My research group investigates biotic and abiotic stress on plants at the cellular and sub-cellular biochemical and molecular levels. The objective is to identify what changes occur in plant cells upon exposure to stress and which of these changes aid the plant to increase its tolerance to the stress.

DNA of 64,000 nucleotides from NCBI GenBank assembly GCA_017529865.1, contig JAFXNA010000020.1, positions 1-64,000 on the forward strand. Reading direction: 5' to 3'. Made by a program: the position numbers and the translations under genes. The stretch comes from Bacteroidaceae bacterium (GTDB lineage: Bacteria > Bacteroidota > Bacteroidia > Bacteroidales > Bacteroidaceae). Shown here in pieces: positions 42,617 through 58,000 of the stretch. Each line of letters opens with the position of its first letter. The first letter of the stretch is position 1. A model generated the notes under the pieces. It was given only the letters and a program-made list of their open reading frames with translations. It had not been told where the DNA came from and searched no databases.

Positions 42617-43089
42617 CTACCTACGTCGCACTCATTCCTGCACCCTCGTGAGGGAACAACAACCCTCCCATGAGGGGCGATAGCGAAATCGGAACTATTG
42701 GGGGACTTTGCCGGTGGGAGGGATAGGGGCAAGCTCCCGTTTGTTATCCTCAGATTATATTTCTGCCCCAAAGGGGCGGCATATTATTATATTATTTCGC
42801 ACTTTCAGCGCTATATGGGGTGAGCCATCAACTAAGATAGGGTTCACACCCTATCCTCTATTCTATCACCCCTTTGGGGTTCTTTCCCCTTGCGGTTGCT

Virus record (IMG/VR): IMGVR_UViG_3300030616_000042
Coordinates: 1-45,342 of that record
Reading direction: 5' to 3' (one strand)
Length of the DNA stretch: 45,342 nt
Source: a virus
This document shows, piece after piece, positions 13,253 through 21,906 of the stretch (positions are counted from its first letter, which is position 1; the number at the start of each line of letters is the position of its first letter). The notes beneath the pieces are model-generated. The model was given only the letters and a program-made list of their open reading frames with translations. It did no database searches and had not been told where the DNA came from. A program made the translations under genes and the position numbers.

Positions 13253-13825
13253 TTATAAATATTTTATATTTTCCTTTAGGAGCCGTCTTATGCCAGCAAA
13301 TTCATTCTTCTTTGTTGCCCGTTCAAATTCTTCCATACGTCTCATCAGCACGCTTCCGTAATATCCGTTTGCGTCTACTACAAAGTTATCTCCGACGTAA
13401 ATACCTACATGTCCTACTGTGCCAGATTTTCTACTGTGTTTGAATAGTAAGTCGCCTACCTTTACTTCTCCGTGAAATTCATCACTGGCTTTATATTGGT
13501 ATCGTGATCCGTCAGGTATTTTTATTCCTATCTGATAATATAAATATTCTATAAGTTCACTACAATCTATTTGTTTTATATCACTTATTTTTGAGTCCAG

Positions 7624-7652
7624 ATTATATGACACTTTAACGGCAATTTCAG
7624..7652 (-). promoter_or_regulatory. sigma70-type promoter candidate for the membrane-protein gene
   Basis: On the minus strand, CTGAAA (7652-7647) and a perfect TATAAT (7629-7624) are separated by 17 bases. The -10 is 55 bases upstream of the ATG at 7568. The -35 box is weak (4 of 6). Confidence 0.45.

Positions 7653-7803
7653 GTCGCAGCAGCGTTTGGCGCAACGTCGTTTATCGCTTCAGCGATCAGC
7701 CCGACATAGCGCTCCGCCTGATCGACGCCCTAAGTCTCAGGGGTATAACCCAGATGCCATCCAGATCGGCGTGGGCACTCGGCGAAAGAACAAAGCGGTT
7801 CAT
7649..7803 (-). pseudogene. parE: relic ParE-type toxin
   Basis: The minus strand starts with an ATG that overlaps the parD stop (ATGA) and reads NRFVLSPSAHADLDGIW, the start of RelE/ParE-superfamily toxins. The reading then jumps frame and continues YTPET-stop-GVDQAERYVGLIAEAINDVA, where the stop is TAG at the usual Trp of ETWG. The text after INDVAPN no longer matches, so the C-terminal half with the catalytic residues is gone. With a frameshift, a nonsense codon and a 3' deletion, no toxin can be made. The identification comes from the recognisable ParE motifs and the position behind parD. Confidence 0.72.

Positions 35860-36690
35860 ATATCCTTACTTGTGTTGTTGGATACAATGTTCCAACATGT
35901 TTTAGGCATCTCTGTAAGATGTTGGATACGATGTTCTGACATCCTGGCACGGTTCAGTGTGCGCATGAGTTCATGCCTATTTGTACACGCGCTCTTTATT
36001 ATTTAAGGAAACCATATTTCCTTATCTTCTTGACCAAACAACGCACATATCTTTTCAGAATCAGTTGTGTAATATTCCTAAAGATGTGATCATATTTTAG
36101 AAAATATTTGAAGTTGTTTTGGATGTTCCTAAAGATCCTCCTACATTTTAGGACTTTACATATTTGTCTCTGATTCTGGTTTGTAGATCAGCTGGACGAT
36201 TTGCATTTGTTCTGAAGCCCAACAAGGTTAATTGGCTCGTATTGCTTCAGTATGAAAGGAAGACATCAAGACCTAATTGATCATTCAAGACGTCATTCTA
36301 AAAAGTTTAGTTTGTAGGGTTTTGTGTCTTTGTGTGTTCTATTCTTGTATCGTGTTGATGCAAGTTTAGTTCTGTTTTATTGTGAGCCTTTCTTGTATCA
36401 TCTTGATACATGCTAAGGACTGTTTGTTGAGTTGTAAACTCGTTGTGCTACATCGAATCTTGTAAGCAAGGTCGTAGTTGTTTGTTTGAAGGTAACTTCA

A major focus currently is the investigation of freezing stress tolerance in grapevines. Winters in Ontario can cause substantial damage to the cultivated grapes used in the Wine Industry, whereas wild grapes have no problems. We try to find out what the molecular basis is for this phenomenon. In particular, what genes switch "on" or "off" and thereby regulate a large number of other genes? What is different between these genes in the freezing tolerant wild Vitis riparia and the freezing sensitive wine grape Vitis vinifera or other members of the Vitaceae family? Potentially interesting genes are analyzed by a variety of techniques, including bioinformatic analyses, RT-PCR to detect the type of transcripts and conditions under which they accumulate, and mutant plants. We have developed a quantitative transient transactivation assay which we use to analyze the regulating transcription factors we have identified. The ultimate goal is to use this knowledge to improve freezing and drought stress tolerance in the cultivated grapes.